Root sampling in N-fertilisation trials across Germany

How does a reduction of mineral N-fertilization by 20% affect the root biomass and root-to-shoot-ratio of major crops? This question is being addressed as a part of the EJP SOIL project SIMPLE.

Root sampling in a rapeseed trial in Bavaria (left) and in a barley trial in Baden-Württemberg (right).
Root sampling in a wheat trial in North Rhine-Westphalia.

SIMPLE is aimed at assessing possible effects of the EU Farm to Fork strategy on soil ecosystem services such as carbon sequestration in soils. One goal of the Farm to Fork strategy is a reduction of mineral N-fertilisation by 20%. The question has been raised, how this will affect root-derived carbon inputs to the soil, which are an important part of soil organic carbon dynamics.

In Germany, regions with too high nitrate-pollution in the groundwater have been identified and, in these areas, farmers are already required to reduce mineral fertilisation by 20% compared to the amount that is usually permitted. To investigate the effect of this law on yields and groundwater quality, field trials have been set up across Germany by a range of organizations such as agricultural chambers.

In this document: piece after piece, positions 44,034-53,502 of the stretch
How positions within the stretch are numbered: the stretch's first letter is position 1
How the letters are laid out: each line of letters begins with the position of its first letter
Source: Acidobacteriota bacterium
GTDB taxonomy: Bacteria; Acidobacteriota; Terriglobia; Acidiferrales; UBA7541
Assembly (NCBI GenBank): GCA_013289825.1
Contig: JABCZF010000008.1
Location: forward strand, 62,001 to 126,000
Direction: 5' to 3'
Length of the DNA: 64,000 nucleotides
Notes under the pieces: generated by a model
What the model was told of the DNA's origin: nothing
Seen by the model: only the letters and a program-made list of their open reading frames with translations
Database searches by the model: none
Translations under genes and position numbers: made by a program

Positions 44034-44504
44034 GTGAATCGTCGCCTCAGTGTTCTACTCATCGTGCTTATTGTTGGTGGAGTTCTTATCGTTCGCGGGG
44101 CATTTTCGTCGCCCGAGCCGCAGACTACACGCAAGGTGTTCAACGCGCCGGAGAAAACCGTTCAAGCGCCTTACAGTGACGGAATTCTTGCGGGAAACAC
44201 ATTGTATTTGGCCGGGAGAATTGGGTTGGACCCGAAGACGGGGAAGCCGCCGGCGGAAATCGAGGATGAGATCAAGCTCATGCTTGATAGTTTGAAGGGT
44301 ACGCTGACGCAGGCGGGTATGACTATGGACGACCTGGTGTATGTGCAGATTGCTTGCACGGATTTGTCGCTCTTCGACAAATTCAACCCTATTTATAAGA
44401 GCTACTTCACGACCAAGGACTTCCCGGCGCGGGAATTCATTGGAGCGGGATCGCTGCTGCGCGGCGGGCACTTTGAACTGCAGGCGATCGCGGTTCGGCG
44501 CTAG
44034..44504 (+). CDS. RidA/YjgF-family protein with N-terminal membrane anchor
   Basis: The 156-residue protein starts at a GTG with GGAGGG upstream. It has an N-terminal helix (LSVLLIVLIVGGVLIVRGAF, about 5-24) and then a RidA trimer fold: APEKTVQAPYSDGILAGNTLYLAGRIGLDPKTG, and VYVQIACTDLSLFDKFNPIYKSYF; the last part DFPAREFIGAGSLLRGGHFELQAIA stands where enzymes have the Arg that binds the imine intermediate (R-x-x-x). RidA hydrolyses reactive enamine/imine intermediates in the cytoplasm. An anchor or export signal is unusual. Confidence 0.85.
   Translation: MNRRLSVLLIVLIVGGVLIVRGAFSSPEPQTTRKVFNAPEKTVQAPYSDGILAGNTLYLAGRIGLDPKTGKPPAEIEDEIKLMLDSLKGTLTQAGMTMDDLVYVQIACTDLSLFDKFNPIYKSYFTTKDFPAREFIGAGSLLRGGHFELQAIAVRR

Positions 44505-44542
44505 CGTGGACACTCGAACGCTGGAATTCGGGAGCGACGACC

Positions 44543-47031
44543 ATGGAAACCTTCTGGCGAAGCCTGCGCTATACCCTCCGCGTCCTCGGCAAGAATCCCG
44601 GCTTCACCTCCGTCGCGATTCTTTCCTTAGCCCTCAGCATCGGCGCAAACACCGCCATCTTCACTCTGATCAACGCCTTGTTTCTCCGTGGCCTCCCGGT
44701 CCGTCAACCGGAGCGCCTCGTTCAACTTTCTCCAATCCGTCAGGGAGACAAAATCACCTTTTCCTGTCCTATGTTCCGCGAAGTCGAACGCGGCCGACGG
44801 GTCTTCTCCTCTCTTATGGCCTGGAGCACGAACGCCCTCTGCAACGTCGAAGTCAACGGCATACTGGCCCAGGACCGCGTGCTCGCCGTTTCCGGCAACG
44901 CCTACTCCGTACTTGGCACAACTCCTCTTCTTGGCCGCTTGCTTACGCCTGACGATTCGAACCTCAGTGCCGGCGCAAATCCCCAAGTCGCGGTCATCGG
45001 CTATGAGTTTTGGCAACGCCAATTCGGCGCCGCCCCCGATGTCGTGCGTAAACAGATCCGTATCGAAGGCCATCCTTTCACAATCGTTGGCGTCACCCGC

This summer, a field-team of the Thünen Institute set out to collect root samples from some of these field trials. They successfully sampled six trials of winter wheat, four trials of winter rapeseed and four trials of winter barley. In September, the team will additionally sample five trials of silage maize.

The root sampling always needs to happen after harvest, but before the next tillage. Catching these time windows can be quite an adventure, due to unpredictable weather conditions, broken harvesting machines and long distances between the sites, but despite these odds the team collected all samples.

Now these samples are waiting in the freezer to be washed and analysed. Updates on the results will follow in 2024.

Read more about SIMPLE.